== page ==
Affairs 'left police chief vulnerable but did not affect job'

Tragic police chief Michael Todd's string of extra-marital affairs raised questions of his "integrity and judgment" but did not affect his job, a report concluded today.





And the "failure" of the former Chief Constable of Greater Manchester Police to inform authorities of his affairs made him "potentially vulnerable" to compromise and damaged the image of the police, the report concluded.



An investigation was launched after his death, conducted by Sir Paul Scott-Lee, Chief Constable of West Midlands Police.



He investigated the revelations about the private life of the 50-year-old and whether it impinged on his professional duties as head of one of the UK's biggest police forces.



Details of the married father-of-three's affairs with other women came to light after he was found face down in the snow, frozen to death, at Bwlch Glas, near the summit of Mount Snowdon, in North Wales on 11 March last year.



Hours earlier, he had sent final text messages asking for forgiveness in "another life" as he downed gin and sleeping pills.



He had became depressed and suicidal over his tangled love life after his wife, Carolyn, 47, confronted him about an affair.



Once tipped as a potential candidate for Britain's top police job as head of Scotland Yard, Mr Todd landed the GMP job in October 2002, moving from a high-profile post at the Metropolitan Police.



But his wife and family stayed at their home in Nottinghamshire.



Coroner Dewi Pritchard Jones concluded that Mr Todd died of exposure when his state of mind was affected by alcohol, a drug and confusion due to his personal situation.



Sir Paul's inquiry team interviewed 150 people over 10 months.



But its 16-page report stated that an "absence of legal powers" meant a number of women refused to co-operate. It also did not say how many, and those who did agree to be interviewed did so only if they were not identified.



The team spoke to senior officers at GMP who gave an "unequivocal endorsement" of Mr Todd, speaking of his "charisma, professionalism and energy".



But they told investigators they only got to know "Michael Todd - the professional police officer".



The report added: "On reflection, they realised that they knew relatively little, if anything, of 'Michael Todd - the private individual"' - a fact, the report states, that has become "universally acknowledged" since his death.



Mr Todd did not mix business with pleasure, the report stated, and kept his distance by declining invitations to social events.











Rumours of Mr Todd's affairs were an "open secret" among many officers and the report established that he had a "wide range of relationships with different women".

"Some categorically deny any intimate behaviour, whereas others have acknowledged an 'affair' or sexual encounter," it stated.



It said a meeting was held between Mr Todd and another officer where "rumours" of an affair were talked about but he "denied any impropriety".



The woman involved was spoken to by the investigators and denied the rumour, the report said.



It added: "More generally, a few members of the force did raise some comments or issues that suggested that Michael Todd had failed to set an appropriate example and standard to others", which were raised after his death with the investigation team.



The report concludes that, on matters of security, confidentiality, his use of public money through expenses, hospitality, travel and accommodation, his personal life did not impinge on his professional duties.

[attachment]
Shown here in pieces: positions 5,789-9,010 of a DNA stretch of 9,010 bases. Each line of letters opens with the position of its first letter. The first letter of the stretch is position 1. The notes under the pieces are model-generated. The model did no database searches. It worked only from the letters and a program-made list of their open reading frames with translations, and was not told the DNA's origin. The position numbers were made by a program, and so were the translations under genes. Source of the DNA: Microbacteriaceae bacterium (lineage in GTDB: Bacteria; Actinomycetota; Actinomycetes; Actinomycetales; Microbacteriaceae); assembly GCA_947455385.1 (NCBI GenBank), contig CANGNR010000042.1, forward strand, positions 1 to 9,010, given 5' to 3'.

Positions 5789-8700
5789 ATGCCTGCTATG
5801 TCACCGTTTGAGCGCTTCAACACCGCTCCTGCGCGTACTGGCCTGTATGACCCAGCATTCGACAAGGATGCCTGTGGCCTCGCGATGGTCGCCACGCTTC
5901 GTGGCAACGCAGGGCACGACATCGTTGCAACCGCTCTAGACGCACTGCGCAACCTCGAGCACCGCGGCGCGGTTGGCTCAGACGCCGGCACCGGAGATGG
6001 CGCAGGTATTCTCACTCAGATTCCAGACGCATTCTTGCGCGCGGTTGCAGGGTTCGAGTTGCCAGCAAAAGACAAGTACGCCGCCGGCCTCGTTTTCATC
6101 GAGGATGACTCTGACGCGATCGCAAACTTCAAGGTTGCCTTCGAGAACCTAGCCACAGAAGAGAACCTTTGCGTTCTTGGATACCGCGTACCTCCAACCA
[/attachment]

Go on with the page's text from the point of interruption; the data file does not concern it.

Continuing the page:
It also cleared him over any concerns over his personal finances, use of his work computer and mobile phone.



At each stage the report repeated the statement: "The examination found no areas of concern in relation to this aspect of Michael Todd's professional life."



In conclusion, the report stated that the personal life of Mr Todd was "complicated", with relationships with some women, "platonic or otherwise", lasting many years.



While there was no evidence that it affected his job, his lifestyle "adversely impacted upon the reputation of the Police Service".



The conclusions will now be shared with the Home Office, Her Majesty's Inspector of Constabulary and other organisations for and dealing with senior police officers.









Councillor Paul Murphy, chairman of Greater Manchester Police Authority, commenting on the report, said: "The report states that Michael created a clear separation between his professional role as Chief Constable and his life outside of work.

"However, we believe the inquiry has raised questions over the former Chief Constable's judgment and integrity.



"We must acknowledge that the report states Michael's failure to fully disclose the extent of his extra-marital affairs made him potentially vulnerable to compromise and that, had the full extent of the extra-marital affairs been made known, his vetting status would have been reviewed.



"Finally, and most importantly, we must remember that, whilst the findings of Sir Paul's inquiries raise important issues, Michael Todd was an exceptional Chief Constable who made a significant contribution to improving policing in Greater Manchester and making our communities safer. That should never be forgotten."



Mr Todd's widow, Carolyn, released the following statement on behalf of her family: "At just 16 years old, when asked why he wanted to join the police service as a police cadet, Michael said he wanted to make a difference.



"He achieved his ambition.



"Michael was not just a dedicated police officer, but also a loving father and husband. He is deeply missed.



"I would now ask that the media leave me and my family alone to get on with our lives and come to terms with our loss."